Tag Archives: language

Playing with language

7 Jun

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Bosom, breast, hell.

Titters erupted as each of these words were uttered as we began our study of A Midsummer Night’s DreamNot everyone laughed. Some remained quiet, but eyes grew large. You could see the wheels turning behind those eyes, wondering if these were bad words.  I almost laughed as I interrupted two girls arguing over whether or not virgin was a cuss word. Really???

Words have changed meaning within my lifetime. When I was young we didn’t wear flip flops, we wore thongs, but I never use that term because it has taken on a whole new meaning.

Several years ago, I was discussing My Side of the Mountain with a lit circle. They giggled when Jean Craighead George wrote about the crotch of a tree. They only knew one meaning of the word crotch and it was another unmentionable.

I recently learned that troll no longer refers to a mythical being or a person who sows discord on the Internet. It is also an adjective for a bad thing, as in  That test was really troll. Who knew? There are fairies in A Midsummer Night’s Dream, but no trolls.  The closest thing to a troll in Shakespeare, is Caliban from The Tempest. I wonder what Will would make of these evolutions of the English language?

 

 

A little linguistic fun: A Slice of Life Story

6 Oct

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Ah, the Humanities.

Last week we started our year long study of Latin stems. Additionally, we did a jigsaw activity about Populism. Before we could start the activity, though, I thought I’d connect the two.

I opened the lesson by writing pop=people on the board and explained that it  was a stem we’d meet later but tied into that day’s lesson. Naturally, I asked kids for other words they knew that had “pop” in it. I got the expected responses: population, popular. Then someone asked, “What about popcorn?”. We all knew they were trying to be funny.

All eyes looked at me. I replied, as they expected, “That one doesn’t work because that comes from the verb “pop” which is not from Latin.” I paused and thought a bit, then added, “However, it could apply because popcorn is the snack of the people!”

 

 

Favorite words: a Slice of Life Story

30 Dec

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I love words. That is not really surprising to those who know me. I read and write a lot. I speak English and Spanish well, have taught French and learned Danish while living in Denmark for a year. I’ve been trying to think of my One Little Word (OLW) and I think I’ve been overthinking it. So, instead of writing about my OLW, I will just write about some words I really like.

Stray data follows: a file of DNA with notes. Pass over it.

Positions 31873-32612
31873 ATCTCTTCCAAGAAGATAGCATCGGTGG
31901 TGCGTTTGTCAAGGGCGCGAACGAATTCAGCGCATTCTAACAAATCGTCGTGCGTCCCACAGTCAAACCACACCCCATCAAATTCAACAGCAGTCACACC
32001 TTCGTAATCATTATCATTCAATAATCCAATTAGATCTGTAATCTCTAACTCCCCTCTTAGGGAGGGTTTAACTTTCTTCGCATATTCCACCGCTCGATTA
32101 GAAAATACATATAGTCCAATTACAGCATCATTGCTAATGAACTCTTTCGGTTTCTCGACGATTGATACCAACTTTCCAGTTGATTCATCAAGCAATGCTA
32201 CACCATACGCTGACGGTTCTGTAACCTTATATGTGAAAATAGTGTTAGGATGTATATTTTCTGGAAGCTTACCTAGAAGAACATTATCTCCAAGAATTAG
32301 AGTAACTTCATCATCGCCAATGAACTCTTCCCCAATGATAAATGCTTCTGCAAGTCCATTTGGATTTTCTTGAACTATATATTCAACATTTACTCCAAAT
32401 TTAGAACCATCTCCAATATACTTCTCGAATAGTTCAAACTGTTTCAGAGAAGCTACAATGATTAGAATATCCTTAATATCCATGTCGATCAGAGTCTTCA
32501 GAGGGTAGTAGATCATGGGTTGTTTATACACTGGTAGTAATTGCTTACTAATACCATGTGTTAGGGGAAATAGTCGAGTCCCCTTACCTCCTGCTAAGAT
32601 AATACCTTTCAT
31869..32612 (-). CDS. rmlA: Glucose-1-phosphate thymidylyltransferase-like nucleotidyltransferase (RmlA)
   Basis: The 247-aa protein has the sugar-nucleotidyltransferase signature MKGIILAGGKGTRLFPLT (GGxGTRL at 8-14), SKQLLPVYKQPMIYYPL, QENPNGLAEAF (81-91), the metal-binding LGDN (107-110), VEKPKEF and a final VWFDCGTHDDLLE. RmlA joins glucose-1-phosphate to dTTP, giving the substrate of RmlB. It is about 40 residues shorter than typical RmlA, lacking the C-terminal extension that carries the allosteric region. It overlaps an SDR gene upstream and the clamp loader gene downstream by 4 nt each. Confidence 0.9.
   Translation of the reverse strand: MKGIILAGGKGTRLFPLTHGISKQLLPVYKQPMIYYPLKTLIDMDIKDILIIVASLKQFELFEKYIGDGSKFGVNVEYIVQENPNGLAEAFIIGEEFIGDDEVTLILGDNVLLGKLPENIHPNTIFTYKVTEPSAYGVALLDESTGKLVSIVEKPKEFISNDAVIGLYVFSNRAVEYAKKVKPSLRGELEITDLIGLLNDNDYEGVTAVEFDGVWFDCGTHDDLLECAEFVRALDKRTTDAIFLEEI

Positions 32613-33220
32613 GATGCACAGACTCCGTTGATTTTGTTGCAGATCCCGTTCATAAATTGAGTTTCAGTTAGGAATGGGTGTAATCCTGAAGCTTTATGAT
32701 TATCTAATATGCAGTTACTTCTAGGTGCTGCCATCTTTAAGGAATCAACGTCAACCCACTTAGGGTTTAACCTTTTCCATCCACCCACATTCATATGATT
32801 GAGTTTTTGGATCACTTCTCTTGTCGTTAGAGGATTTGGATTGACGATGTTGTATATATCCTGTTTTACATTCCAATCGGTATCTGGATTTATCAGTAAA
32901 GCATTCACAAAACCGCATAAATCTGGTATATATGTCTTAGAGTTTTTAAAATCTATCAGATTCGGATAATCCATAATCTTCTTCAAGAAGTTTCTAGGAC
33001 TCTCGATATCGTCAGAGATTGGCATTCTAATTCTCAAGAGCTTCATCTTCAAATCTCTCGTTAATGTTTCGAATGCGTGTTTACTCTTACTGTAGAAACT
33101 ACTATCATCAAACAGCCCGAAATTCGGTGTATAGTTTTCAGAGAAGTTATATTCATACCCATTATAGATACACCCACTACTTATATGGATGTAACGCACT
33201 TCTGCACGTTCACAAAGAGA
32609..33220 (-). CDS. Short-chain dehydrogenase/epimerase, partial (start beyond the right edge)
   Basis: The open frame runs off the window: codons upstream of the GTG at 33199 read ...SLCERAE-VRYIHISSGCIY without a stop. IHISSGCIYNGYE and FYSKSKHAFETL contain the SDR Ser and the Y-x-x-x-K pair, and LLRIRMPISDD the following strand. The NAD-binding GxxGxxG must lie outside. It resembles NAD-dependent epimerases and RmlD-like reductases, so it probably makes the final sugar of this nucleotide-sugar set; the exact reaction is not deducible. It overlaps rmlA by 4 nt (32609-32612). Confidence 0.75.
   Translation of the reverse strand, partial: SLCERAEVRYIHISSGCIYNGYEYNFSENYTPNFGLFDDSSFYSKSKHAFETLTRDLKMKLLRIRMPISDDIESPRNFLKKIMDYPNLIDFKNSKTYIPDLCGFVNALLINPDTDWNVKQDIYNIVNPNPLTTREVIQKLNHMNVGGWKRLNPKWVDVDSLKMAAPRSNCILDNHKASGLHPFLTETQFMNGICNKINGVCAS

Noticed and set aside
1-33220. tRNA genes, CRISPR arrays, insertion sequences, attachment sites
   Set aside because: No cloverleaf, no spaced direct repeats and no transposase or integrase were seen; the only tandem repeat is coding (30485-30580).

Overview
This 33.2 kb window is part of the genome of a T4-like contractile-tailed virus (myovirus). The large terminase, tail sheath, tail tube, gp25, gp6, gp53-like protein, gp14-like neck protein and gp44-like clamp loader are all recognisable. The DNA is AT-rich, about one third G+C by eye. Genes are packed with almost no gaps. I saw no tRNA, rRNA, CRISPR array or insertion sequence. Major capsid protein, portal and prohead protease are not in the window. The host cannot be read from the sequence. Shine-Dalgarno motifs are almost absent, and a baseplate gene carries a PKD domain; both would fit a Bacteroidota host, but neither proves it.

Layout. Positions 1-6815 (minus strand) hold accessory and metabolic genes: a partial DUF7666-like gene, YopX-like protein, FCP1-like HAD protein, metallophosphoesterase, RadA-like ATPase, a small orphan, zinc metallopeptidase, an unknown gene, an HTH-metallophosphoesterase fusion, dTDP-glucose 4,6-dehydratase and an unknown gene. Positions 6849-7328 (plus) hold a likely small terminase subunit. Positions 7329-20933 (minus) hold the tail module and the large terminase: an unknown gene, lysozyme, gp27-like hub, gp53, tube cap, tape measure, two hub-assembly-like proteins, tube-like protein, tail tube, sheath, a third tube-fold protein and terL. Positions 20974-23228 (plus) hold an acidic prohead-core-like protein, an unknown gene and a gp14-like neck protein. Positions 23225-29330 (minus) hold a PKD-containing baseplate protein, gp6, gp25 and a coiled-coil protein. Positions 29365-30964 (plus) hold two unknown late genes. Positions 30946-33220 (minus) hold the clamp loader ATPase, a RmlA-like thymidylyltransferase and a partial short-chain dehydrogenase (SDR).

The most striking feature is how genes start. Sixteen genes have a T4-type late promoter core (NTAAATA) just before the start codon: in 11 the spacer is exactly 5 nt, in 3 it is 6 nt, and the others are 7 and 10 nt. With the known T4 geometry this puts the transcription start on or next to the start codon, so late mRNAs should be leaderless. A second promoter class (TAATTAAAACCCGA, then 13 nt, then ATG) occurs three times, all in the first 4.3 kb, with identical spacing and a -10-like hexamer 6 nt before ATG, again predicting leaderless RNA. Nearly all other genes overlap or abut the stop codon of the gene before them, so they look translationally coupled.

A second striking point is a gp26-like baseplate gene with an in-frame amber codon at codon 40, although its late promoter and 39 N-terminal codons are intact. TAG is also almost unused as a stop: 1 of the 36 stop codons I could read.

Bungalow: I just love the way this words roll out of my mouth. I think this was the first word I fell in love with. I first came across it when we moved to Abitibi Canyon, when I was in grade 2. It was a company town set up around the hydro-electric dam.  The houses were set up in 2 circles: the old colony and the new colony. We lived in the old colony, first in a 2 story green house, then in a pink bungalow where I had my own room for the first time ever.

Hygge, hyggelig: These are 2 Danish words that are hard to translate. The first is the verb; the second the adjective. They are usually translated into some form of cozy or coziness, but that doesn’t really capture the essence of these words. Here are Danes explaining it

Se demander: this French verb is generally translated as to wonder, to ask oneself. I fell in love with this word in  French class at the University of Toronto, where my instructor, a middle-aged French woman had the cutest way of saying “I wonder” in English. It is a verb of self-reflection and curiosity.

Moist:  Moist sound like what it is. A perfect word, really.

Bubble: This is just a funny word. try saying it when you are angry.

Behoove:  A nice verb to use when you want someone to do something, but don’t want to sound preachy or bossy, though that is what you are being.

What are your favorite words?

Never Lost for Words

10 Oct

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Three brilliant people came together to crete this marvelous book: Jen Bryant, Melissa Sweet and Peter Roget. Bryant and Sweet have come together again to create The Right Word,  a beautiful biography of Roget, the man behind Roget’s Thesaurus. 

Peter Roget created his first book of word lists at age 8.

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Like William Carlos Williams,the subject of Bryant & Sweet’s A River of Words,  Roget became a doctor and did his word work in his spare time. Sweet’s illustrations capture Roget’s obsession with synonyms.

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Bryant’s prose let’s us see into the mind of someone obsessed with words.  “Words, Peter learned, were powerful things. And when he put them into long, neat rows, he felt as if the world itself clicked into order.” She creates a picture of a sensitive man and makes us aware that Roget wasn’t merely a reclusive scholar. He wanted  his thesaurus to have a democratizing effect: “I want everyone to be able to use my word book, not just doctors, politicians, and lawyers, but cobblers, fishmongers, and factory workers.”

Whether you read this for business (job, work, vocation, livelihood, métier) or pleasure (amusement, enjoyment, thrill, bliss) you will not be disappointed.

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